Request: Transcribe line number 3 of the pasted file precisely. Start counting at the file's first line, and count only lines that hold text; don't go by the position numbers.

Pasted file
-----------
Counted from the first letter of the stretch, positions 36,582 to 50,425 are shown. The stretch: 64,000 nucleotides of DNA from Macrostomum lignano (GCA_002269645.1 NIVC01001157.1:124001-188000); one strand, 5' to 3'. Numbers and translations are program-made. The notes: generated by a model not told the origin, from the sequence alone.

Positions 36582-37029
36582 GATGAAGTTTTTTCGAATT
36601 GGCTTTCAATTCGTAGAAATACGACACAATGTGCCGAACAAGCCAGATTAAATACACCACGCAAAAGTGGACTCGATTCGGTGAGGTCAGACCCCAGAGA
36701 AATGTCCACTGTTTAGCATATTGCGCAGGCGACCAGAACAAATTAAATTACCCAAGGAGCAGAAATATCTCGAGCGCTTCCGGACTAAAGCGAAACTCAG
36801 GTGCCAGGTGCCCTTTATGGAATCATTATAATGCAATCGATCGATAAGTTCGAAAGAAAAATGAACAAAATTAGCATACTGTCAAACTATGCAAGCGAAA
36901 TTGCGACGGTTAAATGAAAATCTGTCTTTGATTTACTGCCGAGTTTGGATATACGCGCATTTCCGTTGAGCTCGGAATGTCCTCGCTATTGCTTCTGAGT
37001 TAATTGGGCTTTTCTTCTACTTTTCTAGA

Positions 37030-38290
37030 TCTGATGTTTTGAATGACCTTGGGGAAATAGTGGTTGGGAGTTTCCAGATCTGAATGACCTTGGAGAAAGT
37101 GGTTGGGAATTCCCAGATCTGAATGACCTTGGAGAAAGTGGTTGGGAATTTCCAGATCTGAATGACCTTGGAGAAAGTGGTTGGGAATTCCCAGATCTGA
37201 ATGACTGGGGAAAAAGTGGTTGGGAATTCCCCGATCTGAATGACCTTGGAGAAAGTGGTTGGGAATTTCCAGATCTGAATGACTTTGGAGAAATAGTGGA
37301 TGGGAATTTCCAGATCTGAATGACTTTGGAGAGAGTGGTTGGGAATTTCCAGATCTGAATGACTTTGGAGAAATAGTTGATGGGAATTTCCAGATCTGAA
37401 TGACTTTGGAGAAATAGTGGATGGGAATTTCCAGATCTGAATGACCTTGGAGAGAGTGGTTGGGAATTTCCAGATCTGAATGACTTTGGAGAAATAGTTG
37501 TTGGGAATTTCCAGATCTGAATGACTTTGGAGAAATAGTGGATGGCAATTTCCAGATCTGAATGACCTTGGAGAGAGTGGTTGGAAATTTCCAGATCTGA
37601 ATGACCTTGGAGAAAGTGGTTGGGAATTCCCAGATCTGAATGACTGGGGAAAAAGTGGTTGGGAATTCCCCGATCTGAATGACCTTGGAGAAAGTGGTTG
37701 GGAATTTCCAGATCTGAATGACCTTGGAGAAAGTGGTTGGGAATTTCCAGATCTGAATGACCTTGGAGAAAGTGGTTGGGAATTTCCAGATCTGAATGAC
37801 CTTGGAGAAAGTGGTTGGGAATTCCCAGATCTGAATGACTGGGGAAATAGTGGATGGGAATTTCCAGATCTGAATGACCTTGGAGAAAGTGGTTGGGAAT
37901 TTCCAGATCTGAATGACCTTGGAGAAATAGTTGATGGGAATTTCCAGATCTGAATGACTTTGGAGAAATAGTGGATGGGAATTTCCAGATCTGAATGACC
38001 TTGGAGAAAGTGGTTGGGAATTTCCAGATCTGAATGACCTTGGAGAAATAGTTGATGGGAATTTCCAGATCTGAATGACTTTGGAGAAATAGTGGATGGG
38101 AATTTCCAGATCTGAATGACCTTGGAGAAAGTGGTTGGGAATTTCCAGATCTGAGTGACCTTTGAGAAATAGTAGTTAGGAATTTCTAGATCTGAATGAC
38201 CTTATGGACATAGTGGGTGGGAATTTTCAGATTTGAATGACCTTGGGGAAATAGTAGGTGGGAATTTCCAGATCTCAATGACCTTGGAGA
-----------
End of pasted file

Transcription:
36582 GATGAAGTTTTTTCGAATT